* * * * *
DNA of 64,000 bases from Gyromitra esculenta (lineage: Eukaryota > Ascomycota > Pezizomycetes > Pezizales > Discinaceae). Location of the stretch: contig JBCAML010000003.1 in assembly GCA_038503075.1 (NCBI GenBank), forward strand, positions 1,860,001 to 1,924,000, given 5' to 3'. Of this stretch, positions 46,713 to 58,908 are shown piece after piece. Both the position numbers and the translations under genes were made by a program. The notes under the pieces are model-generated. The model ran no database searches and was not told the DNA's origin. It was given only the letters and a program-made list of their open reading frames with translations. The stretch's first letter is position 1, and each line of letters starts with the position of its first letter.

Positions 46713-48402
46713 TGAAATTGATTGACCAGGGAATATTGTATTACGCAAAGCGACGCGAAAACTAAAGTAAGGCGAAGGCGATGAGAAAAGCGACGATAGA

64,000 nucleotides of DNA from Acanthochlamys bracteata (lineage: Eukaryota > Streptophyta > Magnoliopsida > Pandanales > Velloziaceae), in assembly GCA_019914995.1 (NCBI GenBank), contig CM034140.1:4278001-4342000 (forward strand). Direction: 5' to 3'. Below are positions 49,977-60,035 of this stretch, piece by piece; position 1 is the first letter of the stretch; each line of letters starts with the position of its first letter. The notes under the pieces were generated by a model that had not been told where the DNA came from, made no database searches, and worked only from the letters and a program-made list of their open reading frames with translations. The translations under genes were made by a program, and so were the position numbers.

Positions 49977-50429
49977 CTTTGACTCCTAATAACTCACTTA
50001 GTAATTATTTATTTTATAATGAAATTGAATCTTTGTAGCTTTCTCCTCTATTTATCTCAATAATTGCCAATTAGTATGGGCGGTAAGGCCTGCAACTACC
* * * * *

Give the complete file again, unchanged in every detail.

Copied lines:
DNA of 64,000 bases from Gyromitra esculenta (lineage: Eukaryota > Ascomycota > Pezizomycetes > Pezizales > Discinaceae). Location of the stretch: contig JBCAML010000003.1 in assembly GCA_038503075.1 (NCBI GenBank), forward strand, positions 1,860,001 to 1,924,000, given 5' to 3'. Of this stretch, positions 46,713 to 58,908 are shown piece after piece. Both the position numbers and the translations under genes were made by a program. The notes under the pieces are model-generated. The model ran no database searches and was not told the DNA's origin. It was given only the letters and a program-made list of their open reading frames with translations. The stretch's first letter is position 1, and each line of letters starts with the position of its first letter.

Positions 46713-48402
46713 TGAAATTGATTGACCAGGGAATATTGTATTACGCAAAGCGACGCGAAAACTAAAGTAAGGCGAAGGCGATGAGAAAAGCGACGATAGA

64,000 nucleotides of DNA from Acanthochlamys bracteata (lineage: Eukaryota > Streptophyta > Magnoliopsida > Pandanales > Velloziaceae), in assembly GCA_019914995.1 (NCBI GenBank), contig CM034140.1:4278001-4342000 (forward strand). Direction: 5' to 3'. Below are positions 49,977-60,035 of this stretch, piece by piece; position 1 is the first letter of the stretch; each line of letters starts with the position of its first letter. The notes under the pieces were generated by a model that had not been told where the DNA came from, made no database searches, and worked only from the letters and a program-made list of their open reading frames with translations. The translations under genes were made by a program, and so were the position numbers.

Positions 49977-50429
49977 CTTTGACTCCTAATAACTCACTTA
50001 GTAATTATTTATTTTATAATGAAATTGAATCTTTGTAGCTTTCTCCTCTATTTATCTCAATAATTGCCAATTAGTATGGGCGGTAAGGCCTGCAACTACC